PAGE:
There are three situations when safety conversation topics can be considered prevalent: Significant hazards, common risks, and potential error traps.
In many work environments, hazards are everywhere. However, some hazards are more significant in terms of their potential to cause a serious injury. Identify tasks where there is a significant hazard. Proactive conversations with this focus could be the difference in whether someone is exposed to a hazard that results in a life-changing event.
Similarly, it is not unusual for people who perform certain tasks to take the same risk. Their decision to take an unnecessary risk could be rooted in a false perception that they are not likely to get hurt. Or perhaps they are influenced to take this risk because an obstacle makes it difficult to do the job the safe way. Regardless, a safety conversation that probes the reasons why someone might be influenced to take a risk can be revealing.
People are fallible. We make mistakes. Frequently, we are exposed to error traps in the workplace (situations or conditions that make it more likely for us to make a mistake). Understanding error traps and collaborating with the employee to mitigate these are extremely effective in reducing the likelihood of human errors that can lead to injuries or incidents.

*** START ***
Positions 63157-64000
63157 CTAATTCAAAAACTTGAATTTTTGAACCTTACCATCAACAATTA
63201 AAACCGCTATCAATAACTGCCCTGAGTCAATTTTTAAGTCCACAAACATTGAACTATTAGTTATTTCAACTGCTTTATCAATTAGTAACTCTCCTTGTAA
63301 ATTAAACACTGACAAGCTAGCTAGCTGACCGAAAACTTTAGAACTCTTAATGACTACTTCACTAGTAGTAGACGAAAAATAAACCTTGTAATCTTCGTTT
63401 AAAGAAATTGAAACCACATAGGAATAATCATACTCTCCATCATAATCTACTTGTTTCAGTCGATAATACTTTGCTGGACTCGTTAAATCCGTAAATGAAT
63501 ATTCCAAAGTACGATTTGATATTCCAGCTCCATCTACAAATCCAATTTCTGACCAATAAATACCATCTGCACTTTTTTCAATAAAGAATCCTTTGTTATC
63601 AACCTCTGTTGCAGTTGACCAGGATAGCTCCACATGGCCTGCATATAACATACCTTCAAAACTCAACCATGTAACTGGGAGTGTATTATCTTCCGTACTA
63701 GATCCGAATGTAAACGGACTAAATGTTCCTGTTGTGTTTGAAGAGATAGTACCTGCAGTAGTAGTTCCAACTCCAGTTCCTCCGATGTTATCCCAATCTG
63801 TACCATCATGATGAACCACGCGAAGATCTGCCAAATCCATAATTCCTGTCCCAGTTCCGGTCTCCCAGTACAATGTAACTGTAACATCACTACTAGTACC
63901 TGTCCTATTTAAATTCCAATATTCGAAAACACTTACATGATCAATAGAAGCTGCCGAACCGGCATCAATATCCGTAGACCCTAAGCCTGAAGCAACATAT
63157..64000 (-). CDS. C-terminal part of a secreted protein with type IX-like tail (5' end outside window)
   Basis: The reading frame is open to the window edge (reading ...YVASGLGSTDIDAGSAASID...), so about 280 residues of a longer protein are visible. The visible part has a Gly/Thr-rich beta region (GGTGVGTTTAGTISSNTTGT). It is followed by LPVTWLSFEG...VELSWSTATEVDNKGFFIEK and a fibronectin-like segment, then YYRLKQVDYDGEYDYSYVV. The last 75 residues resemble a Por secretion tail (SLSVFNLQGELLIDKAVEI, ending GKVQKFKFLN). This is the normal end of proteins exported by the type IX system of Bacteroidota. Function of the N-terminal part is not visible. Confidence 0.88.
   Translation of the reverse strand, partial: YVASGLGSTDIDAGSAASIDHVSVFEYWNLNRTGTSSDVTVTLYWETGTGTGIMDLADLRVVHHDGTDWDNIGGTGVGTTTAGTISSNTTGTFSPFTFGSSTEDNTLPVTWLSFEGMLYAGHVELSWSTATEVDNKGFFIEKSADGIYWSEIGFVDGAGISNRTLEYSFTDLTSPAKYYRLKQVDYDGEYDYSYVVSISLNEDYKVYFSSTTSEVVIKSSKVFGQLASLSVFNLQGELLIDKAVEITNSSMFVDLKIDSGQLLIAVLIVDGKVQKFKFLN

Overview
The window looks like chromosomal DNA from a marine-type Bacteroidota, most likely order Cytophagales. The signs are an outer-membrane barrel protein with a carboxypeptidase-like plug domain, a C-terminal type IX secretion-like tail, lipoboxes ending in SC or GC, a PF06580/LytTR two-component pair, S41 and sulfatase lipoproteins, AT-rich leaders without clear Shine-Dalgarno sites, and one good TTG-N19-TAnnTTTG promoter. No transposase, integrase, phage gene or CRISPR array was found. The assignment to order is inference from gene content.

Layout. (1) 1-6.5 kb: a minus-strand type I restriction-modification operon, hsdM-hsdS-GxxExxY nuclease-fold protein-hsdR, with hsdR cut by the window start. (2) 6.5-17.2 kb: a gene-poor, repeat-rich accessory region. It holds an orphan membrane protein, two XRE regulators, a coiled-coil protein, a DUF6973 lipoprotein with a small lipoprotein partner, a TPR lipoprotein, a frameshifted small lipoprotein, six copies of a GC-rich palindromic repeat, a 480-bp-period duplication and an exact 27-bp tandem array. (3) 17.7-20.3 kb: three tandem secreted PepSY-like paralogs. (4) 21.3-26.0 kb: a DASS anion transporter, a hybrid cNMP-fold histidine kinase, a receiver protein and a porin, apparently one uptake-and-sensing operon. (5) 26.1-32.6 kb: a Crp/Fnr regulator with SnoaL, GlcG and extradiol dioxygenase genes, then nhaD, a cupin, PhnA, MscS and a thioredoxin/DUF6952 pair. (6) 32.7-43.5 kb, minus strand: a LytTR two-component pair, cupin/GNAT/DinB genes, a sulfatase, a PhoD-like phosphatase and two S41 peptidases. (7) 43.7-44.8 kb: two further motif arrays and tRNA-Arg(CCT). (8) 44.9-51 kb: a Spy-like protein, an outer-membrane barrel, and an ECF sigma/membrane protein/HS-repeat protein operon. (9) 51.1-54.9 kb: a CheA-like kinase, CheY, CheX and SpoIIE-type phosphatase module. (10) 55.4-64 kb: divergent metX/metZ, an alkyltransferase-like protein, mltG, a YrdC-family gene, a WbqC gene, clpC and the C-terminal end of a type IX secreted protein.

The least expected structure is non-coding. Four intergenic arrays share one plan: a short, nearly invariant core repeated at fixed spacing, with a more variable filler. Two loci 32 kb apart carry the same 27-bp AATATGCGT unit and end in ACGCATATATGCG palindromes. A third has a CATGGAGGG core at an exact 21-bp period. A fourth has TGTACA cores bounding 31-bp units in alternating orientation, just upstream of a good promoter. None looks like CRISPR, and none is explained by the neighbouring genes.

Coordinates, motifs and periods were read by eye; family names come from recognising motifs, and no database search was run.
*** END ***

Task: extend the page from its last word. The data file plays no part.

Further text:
Let’s go back to the warehouse crew. Obviously, chemical safety was not meaningful to this group of employees. (Unless, of course, they were handling, transporting, or loading chemicals). The topic was not personalized.
The first question these employees asked themselves when the meeting started was WIIFM (What’s in it for me?). As soon as they determined the answer to this question (“not much!”), they mentally checked out.
It is your responsibility to make a personal connection between the topic and your audience. If the safety conversation is not related to (1) a job that they do or (2) a place where they are active, it will be difficult or impossible to keep their attention.
Principled, Prevalent, and Personalized
So, which proactive safety conversations have the most impact?
An effective proactive safety conversation always starts with a “why” of caring. It has the potential for high impact when the topic addresses a significant hazard, risk, or error trap AND these situations are present in the work being done or the areas where the employee is engaged in an activity.